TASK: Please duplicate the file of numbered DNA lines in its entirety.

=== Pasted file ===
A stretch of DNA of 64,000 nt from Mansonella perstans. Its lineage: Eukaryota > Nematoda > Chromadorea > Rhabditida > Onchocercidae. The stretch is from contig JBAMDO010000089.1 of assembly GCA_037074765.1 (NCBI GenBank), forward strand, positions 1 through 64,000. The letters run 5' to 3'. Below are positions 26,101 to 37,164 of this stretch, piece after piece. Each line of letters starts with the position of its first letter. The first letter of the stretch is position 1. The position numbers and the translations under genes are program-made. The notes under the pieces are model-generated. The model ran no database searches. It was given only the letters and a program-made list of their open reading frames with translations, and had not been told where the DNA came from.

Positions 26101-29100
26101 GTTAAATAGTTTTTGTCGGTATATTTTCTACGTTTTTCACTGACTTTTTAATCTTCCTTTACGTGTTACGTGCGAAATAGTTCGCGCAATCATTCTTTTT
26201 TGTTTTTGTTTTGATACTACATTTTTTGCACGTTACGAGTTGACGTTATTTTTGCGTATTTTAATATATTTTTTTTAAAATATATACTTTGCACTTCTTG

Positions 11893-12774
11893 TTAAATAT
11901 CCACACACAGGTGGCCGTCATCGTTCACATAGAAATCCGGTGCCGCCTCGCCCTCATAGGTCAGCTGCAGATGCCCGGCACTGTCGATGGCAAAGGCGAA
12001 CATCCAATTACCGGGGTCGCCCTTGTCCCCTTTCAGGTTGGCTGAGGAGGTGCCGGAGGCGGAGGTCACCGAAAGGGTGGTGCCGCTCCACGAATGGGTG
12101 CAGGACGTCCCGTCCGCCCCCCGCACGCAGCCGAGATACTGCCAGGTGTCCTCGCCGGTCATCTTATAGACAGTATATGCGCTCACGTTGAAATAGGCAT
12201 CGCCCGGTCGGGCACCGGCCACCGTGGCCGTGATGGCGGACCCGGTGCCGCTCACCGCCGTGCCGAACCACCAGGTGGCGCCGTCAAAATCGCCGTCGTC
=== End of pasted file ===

A stretch of DNA of 64,000 nt from Mansonella perstans. Its lineage: Eukaryota > Nematoda > Chromadorea > Rhabditida > Onchocercidae. The stretch is from contig JBAMDO010000089.1 of assembly GCA_037074765.1 (NCBI GenBank), forward strand, positions 1 through 64,000. The letters run 5' to 3'. Below are positions 26,101 to 37,164 of this stretch, piece after piece. Each line of letters starts with the position of its first letter. The first letter of the stretch is position 1. The position numbers and the translations under genes are program-made. The notes under the pieces are model-generated. The model ran no database searches. It was given only the letters and a program-made list of their open reading frames with translations, and had not been told where the DNA came from.

Positions 26101-29100
26101 GTTAAATAGTTTTTGTCGGTATATTTTCTACGTTTTTCACTGACTTTTTAATCTTCCTTTACGTGTTACGTGCGAAATAGTTCGCGCAATCATTCTTTTT
26201 TGTTTTTGTTTTGATACTACATTTTTTGCACGTTACGAGTTGACGTTATTTTTGCGTATTTTAATATATTTTTTTTAAAATATATACTTTGCACTTCTTG

Positions 11893-12774
11893 TTAAATAT
11901 CCACACACAGGTGGCCGTCATCGTTCACATAGAAATCCGGTGCCGCCTCGCCCTCATAGGTCAGCTGCAGATGCCCGGCACTGTCGATGGCAAAGGCGAA
12001 CATCCAATTACCGGGGTCGCCCTTGTCCCCTTTCAGGTTGGCTGAGGAGGTGCCGGAGGCGGAGGTCACCGAAAGGGTGGTGCCGCTCCACGAATGGGTG
12101 CAGGACGTCCCGTCCGCCCCCCGCACGCAGCCGAGATACTGCCAGGTGTCCTCGCCGGTCATCTTATAGACAGTATATGCGCTCACGTTGAAATAGGCAT
12201 CGCCCGGTCGGGCACCGGCCACCGTGGCCGTGATGGCGGACCCGGTGCCGCTCACCGCCGTGCCGAACCACCAGGTGGCGCCGTCAAAATCGCCGTCGTC